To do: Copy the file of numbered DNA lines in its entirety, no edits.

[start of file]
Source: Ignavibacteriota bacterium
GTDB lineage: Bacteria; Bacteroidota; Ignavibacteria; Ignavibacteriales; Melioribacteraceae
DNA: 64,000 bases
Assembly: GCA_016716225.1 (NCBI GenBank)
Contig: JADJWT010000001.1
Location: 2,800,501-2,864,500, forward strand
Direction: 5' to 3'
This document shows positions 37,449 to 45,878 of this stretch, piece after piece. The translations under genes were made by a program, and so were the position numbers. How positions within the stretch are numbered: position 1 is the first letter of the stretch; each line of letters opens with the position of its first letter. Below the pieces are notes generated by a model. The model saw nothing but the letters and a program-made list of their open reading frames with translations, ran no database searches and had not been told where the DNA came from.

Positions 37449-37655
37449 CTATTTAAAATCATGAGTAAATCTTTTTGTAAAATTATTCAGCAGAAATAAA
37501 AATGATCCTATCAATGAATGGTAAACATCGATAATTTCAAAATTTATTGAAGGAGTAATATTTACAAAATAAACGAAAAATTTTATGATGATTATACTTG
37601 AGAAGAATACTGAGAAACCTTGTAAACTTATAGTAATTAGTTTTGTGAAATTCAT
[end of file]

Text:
Source: Ignavibacteriota bacterium
GTDB lineage: Bacteria; Bacteroidota; Ignavibacteria; Ignavibacteriales; Melioribacteraceae
DNA: 64,000 bases
Assembly: GCA_016716225.1 (NCBI GenBank)
Contig: JADJWT010000001.1
Location: 2,800,501-2,864,500, forward strand
Direction: 5' to 3'
This document shows positions 37,449 to 45,878 of this stretch, piece after piece. The translations under genes were made by a program, and so were the position numbers. How positions within the stretch are numbered: position 1 is the first letter of the stretch; each line of letters opens with the position of its first letter. Below the pieces are notes generated by a model. The model saw nothing but the letters and a program-made list of their open reading frames with translations, ran no database searches and had not been told where the DNA came from.

Positions 37449-37655
37449 CTATTTAAAATCATGAGTAAATCTTTTTGTAAAATTATTCAGCAGAAATAAA
37501 AATGATCCTATCAATGAATGGTAAACATCGATAATTTCAAAATTTATTGAAGGAGTAATATTTACAAAATAAACGAAAAATTTTATGATGATTATACTTG
37601 AGAAGAATACTGAGAAACCTTGTAAACTTATAGTAATTAGTTTTGTGAAATTCAT